He had a system that he devised that performed spectacularly in 2005. Mr. Hunter had access to the best weather data money can buy and it did nothing to ensure that he was smarter than the market.
Unfortunately, it’s incredibly difficult to predict Mother Nature…..a primary driver of short/intermediate term natural gas markets.
What other market is greatly impacted by weather?!
Long-Term Capital - Nobel Prizes Don’t Ensure Market Success.
In 1998, some of the smartest men in the world almost broke the global financial system.
Two of Long-Term Capital’s board members where famed financial experts and Nobel Prize winners Robert Merton and Myron Scholes.
The firm traded complex financial derivatives and believed they had found no-lose trading opportunities. These opportunities were small but had always produced profits, until they didn’t…..
Heading into 1998, LTCM had approximately $5.0 billion in equity capital, experienced 30%+ annual returns, and were likely spending $50 million+ per year in salaries and overhead to generate the “best” research in the world.
It turns out some of the most intelligent men in the world with tens of millions of dollars of research capital couldn’t predict the 1997 Asian financial crisis and the 1998 Russian financial crisis. These “black swan” events caused their highly leveraged portfolio to collapse forcing the Federal Bank of New York to intervene and organize a $3.6 billion bailout. Most global banks participated in the bailout as there was real concern that LTCM would take down many of the these banks.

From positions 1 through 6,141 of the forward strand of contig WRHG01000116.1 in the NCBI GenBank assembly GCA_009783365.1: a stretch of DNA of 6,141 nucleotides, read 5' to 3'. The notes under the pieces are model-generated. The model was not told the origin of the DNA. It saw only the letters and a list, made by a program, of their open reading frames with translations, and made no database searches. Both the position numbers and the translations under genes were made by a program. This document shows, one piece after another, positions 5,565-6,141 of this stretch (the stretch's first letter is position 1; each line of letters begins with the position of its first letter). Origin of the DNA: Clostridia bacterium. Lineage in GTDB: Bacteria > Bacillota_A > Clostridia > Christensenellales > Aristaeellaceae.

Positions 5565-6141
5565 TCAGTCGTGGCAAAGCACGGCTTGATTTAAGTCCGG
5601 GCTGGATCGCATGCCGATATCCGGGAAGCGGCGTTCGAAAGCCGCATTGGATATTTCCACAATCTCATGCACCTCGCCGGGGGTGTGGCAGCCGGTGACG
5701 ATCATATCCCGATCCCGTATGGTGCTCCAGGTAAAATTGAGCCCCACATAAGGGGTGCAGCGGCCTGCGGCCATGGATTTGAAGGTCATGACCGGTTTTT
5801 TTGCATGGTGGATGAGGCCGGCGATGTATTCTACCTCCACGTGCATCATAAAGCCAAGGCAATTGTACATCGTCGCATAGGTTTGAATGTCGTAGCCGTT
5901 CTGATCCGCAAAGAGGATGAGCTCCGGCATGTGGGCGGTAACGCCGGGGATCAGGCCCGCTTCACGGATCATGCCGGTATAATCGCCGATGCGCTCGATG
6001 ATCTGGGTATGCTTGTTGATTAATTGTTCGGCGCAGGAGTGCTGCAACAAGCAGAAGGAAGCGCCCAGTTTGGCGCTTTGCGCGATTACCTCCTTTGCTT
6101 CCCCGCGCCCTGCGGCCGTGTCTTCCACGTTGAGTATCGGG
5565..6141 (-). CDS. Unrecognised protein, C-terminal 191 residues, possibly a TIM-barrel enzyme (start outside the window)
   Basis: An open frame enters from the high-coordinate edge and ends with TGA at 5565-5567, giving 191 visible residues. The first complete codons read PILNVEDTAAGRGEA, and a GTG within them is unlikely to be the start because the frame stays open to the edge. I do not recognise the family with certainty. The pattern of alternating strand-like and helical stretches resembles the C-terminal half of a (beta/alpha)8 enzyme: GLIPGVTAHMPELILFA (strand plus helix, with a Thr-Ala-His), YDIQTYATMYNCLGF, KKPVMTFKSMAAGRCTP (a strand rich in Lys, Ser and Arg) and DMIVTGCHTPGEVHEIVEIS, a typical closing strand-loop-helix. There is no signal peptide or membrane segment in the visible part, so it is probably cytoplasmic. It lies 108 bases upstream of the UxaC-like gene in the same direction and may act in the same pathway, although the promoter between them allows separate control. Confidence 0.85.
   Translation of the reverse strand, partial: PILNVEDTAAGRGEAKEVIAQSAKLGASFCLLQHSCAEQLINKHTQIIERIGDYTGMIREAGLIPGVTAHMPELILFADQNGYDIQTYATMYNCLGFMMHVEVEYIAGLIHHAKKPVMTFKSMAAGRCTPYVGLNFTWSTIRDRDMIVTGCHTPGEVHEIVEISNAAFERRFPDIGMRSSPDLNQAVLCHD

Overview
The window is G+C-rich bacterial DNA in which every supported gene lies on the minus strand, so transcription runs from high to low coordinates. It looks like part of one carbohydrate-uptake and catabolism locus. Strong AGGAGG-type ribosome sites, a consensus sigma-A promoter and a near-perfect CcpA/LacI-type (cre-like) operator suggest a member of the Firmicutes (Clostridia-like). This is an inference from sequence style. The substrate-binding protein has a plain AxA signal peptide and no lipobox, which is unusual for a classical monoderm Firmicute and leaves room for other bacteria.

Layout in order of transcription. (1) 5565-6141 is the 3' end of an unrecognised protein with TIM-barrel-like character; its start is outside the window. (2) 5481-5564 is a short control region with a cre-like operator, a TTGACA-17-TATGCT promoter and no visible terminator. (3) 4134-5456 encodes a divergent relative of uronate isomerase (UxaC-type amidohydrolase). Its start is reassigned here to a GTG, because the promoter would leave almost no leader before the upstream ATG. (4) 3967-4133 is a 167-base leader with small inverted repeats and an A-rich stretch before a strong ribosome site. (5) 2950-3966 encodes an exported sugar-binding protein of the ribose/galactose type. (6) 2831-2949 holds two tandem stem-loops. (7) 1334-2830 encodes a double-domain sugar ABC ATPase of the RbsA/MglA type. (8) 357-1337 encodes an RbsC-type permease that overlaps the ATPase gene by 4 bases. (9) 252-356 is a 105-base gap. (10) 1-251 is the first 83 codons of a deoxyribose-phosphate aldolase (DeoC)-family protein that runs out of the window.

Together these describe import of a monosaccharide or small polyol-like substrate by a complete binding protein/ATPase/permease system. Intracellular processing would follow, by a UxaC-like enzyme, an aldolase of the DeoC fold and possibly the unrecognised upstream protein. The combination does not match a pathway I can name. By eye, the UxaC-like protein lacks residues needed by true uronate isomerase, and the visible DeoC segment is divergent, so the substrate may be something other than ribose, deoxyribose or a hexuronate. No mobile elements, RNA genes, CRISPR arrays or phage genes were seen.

This group of extraordinarily intelligent men personally lost $1.9 billion of their own capital in the aftermath of their can’t-lose strategy blowing up. Think about that….a collective net worth of $1.9 billion gone in the span of a few months!! (On an unrelated note, if I had a billion dollars I’d be sipping Mai Tai’s on some remote island not utilizing 20:1 leverage betting on exotic, risky securities but that’s beside the point!)
This reminds me of the famous saying….“The market can remain irrational longer than you can remain solvent!”
Cook Industries’ Soybean Debacle
Cook Industries was a grain trading business built by entrepreneur Ned Cook. The company started in cotton trading but expanded into grain and oilseed trading around the US in the early 1970’s.
The company was a prime beneficiary of the growth of the global grain trade. In particular, the opening of the Soviet market.
Cook Industries grew into a major player in the US corn and soybean market. However, the firm collapsed in 1978 on the back of large speculative positions in the soybean market. Cook believed soybean prices would decline and when the market disagreed, these speculative positions cost the company in excess of $80 million.
I could go on and on discussing many instances of very smart, rich, and connected firms failing to out-guess a futures market.
The grain marketing holy grail, a price prediction service that notifies you of highs and lows in real-time, simply doesn’t exist. In this period of low prices, be on the lookout for those trying to make you think different.
Instead, focus on being the most cost-efficient farmer you can and put systems in place that allow you to more easily take advantage of seasonal rallies. Often times a trusted advisor is a valuable part of this system, just know it doesn’t come with a crystal ball.
See the links below this blog post for more content on grain marketing.
Passionate about farm finances, software, and assets that produce cash flow (oil wells/farmland/rentals). U of MN grad.